Business/marketing consultant Jon Goldman understands the how to connect creativity and business development/marketing. He turned a promotional marketing business into something much bigger by developing the “lumpy mail” concept — where advertising premium items would be included in packages sent by snail mail.
I received one of those packages from our US collection agency, Performance Source II, Ltd. yesterday, perfectly timed for Halloween. In the package, along with a thank-you/let’s do business card were some pirate toy pieces and Halloween pirate candies. I can’t think of a more appropriate gift from a collection agency. (However, we aren’t the agency’s most profitable client — in part because of the skills of are exceptionally talented and persistent accounts receivable specialist, and in part because of our company’s “operational big zig” in managing overdue accounts.)
“Operational Big Zig?
Goldman describes in his most recent newsletter he distinction between the Marketing Big Zig and Operational Big Zig.
Your Operational Big Zig is what your company does that’s foundationally different from the rest. It’s when the product itself is a wow. What’s the underlying superiority in how you run your business? Once you figure out your Operational Advantage, you can hand it over to Mark to dress it up with glitter and a feather boa. But the product itself will ultimately do the selling, not (your name, autogenerated).
In our business the “operational big zig” with collecting is that we post two prices on virtually all of our invoices, described as “Net” and “Gross”. The “Net” rate is due in a fast 15 days. The “Gross” rate is due in 30 days — and is 25 per cent more expensive. (Accounts are only considered overdue and subject to interest, at the industry standard of 2 per cent per month, on the Gross rate.)
Aligned with this two-price system, we notify all clients about it, and make clear that exceptions are always possible, if you communicate with us. There can be many good reasons for being a little late, and we’re not going to be an idiot to gouge people. But quite a few clients pay the premium, Kathy (the collections person) is courteously but professionally persistent, and enough people pay the extra 25 per cent that effectively we do not need to budget for bad debt. In fact, on overall sales, we can budget a 2 to 3 per cent net “gain” on overdue accounts.
Here’s a Operational Big Zig favorite: Barrett Ersek, founder of Happy Lawn, reduced the typical sales process from 3 weeks to 3 minutes.
Happy Lawn uses the latest digital technology and tax map data to estimate lawn measurements. They offer instant quotes while customers are on the phone.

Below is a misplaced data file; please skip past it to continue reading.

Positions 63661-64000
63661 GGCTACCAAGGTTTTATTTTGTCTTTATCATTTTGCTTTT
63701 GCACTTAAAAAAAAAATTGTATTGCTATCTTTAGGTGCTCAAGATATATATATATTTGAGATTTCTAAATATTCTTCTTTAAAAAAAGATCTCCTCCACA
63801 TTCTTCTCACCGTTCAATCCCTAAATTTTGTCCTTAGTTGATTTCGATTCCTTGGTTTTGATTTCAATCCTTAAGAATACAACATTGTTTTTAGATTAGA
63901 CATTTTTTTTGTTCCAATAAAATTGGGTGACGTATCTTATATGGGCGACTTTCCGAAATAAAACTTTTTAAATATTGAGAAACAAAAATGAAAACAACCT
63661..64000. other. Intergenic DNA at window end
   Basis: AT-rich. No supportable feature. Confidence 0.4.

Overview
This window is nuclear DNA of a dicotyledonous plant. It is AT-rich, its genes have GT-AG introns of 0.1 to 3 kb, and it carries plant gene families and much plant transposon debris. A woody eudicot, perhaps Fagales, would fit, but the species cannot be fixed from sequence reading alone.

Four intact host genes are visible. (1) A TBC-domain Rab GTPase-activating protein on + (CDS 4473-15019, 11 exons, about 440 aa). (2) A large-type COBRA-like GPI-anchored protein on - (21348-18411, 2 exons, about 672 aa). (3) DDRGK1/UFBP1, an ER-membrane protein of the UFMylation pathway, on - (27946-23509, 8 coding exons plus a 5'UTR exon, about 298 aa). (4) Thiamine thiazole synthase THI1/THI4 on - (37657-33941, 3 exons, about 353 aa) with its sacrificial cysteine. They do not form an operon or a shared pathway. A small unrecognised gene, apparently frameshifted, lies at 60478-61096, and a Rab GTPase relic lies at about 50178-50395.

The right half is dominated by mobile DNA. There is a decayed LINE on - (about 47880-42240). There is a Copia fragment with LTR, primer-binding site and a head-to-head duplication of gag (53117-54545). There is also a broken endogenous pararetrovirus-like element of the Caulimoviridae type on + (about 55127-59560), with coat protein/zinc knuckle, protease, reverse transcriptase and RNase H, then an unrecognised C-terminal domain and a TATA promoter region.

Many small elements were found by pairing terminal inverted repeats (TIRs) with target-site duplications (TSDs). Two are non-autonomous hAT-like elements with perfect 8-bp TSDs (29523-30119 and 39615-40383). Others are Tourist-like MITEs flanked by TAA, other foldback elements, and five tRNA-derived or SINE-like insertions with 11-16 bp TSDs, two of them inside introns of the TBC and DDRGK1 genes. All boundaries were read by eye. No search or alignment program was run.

No more sales people visiting prospects’ homes, taking manual measurements, writing up quotes, and scheduling appointments. WOW!
Here’s another Operational Big Zig. “Clocky” is the alarm clock created by a
consistently tardy MIT graduate student. She developed an alarm clock that rolls off the nightstand when the alarm sounds and randomly rolls around on the floor forcing you to chase it around the room to shut it off.
Both Clocky and Happy Lawn are fantastic to market because their operational advantages offer up a phenomenal marketing Big Zig on a silver platter!
Operational Zigs of course relate to the underlying concept/project or business process. (While our collections system has an operational zig to it, obviously we cannot use it very much in our marketing, though.) Goldman reminds us of the basics of Marketing Zigs:
When you’re creating a Marketing Big Zig, you’re asking the following questions:
- How can we show what makes our product or service different by comparing it?
- How can we have fun with it? How can we make it entertaining? What metaphor will represent the problem and the solution that we solve?
- How can we make fun of ourselves to get our product/service noticed?
Goldman shares other ideas — including a “Best of the Best of 10 Years of Big Zigs” here. It’s worthy reading.
There’s one thing about Big Zigs — they are challenging to create and sustain. There’s a tendency to entropy and when that happens, the big Big Zig advantage is lost. But I would argue that all businesses should keep those zigs in mind, as the world changes and evolves.
Sometimes you are lucky. I’ve told plenty of business colleagues about our collection system (where it would be valid, I realize it doesn’t really have application if you are building schools or hospitals) and no one wants to “bite” and copy the concept. They aren’t ready to risk changing established procedures. Even our own employees were skeptical until we introduced explanatory tools for clients and started measuring its effectiveness.
If you have your own Zigs to share, you can also email a note to email@example.com or post a comment to this blog posting.